Sunday, May 2, 2010


Widely considered as the breakthrough classic of ‘film noire’ genre where we meet tough, dark, antihero kind of lead characters, dark cinematography and plot intriguing us to murder, infidelity and crimes to chase ‘the stuff that dreams are made of’. Sam Spade is a hard boiled and almost unpredictable detective gets his new glamorous client. What is initial trail treads him into troubled waters full of double crossing gang ready to search bejeweled million dollar statue of falcon. Staying within the line of law, Spade tries to map the hard truth.

Based on Dashiell Hammett’s novel, the film is Director John Huston’s brilliant directorial debut and his combination with legendary Humphrey Bogart is something great Hollywood chemistry which later worked some career defining films for both of them i.e.- ‘The African Queen’ and ‘The Treasure of Sierra Madre’. Though it is based on novel, the screenplay of the film is written so meticulously by Huston that it doesn’t give us the time to know what is the truth and what is the lie. It certainly full of impeccably topnotch performances by all cast. Whether it’s finest screen chemistry between Bogart and Mary Astor or from supporting cast like Peter Lorre as suave Cairo or Sidney Greenstreet as Gutman; all of they’re almost as immortal as the film. But it’s special film for Bogart, and he literally made Sam Spade an icon along with Rick of ‘Casablanca’ which was released the very next year and made a history.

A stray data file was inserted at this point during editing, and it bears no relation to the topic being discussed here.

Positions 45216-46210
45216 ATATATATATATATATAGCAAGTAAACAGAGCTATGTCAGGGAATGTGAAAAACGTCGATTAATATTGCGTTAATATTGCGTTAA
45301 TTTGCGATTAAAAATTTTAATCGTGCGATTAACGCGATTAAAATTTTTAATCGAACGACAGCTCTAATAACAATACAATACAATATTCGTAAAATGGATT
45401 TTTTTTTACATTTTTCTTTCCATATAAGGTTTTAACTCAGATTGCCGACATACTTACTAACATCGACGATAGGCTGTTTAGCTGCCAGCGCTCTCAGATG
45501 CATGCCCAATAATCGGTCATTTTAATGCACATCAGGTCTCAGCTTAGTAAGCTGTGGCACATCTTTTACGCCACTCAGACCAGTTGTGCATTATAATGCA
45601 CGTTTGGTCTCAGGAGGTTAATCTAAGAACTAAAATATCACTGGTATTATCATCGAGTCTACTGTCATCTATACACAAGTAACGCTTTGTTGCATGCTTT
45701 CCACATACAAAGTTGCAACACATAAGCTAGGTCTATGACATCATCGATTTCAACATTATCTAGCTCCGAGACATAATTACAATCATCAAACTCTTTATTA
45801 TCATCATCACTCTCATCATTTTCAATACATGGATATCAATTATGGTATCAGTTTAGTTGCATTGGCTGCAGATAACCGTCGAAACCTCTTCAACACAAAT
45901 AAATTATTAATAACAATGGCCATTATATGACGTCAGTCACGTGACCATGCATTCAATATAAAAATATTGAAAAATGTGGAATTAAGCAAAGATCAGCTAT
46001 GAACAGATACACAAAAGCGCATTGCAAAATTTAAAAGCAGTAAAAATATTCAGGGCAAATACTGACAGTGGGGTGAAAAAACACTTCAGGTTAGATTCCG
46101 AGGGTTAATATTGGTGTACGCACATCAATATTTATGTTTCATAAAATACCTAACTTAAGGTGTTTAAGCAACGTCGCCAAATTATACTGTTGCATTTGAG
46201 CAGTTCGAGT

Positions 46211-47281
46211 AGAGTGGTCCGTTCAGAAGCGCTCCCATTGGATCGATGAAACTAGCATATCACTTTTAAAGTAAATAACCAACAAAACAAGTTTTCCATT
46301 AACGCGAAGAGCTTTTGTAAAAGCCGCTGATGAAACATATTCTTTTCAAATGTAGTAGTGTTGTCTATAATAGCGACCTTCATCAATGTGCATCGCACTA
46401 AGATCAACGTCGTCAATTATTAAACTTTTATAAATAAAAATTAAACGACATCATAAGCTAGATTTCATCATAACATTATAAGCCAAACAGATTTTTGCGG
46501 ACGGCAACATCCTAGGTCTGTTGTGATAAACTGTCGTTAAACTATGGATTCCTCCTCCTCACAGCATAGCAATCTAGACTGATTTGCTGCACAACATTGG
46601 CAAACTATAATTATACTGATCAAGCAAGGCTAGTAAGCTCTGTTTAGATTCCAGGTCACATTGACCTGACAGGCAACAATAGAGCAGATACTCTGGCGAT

A do not miss classic ‘film noire’ and a mandatory watch for all Bogart fans.

Ratings- 9/10


Luv said...

Widely considered the film that kick-started film noire as genre.

And, once again, the long, deep-focused takes from a fixed camera make it something of a rarity in its times (late 30s-early 40s).

Though the long interrogation scenes are very odd for us today.

Now that you have mentioned it, have to watch it again!

HIREN DAVE said...

oh ya, i forget to mention that. Well classics are meant to watch several times and with repeat watch perhaps we comprehend them fully.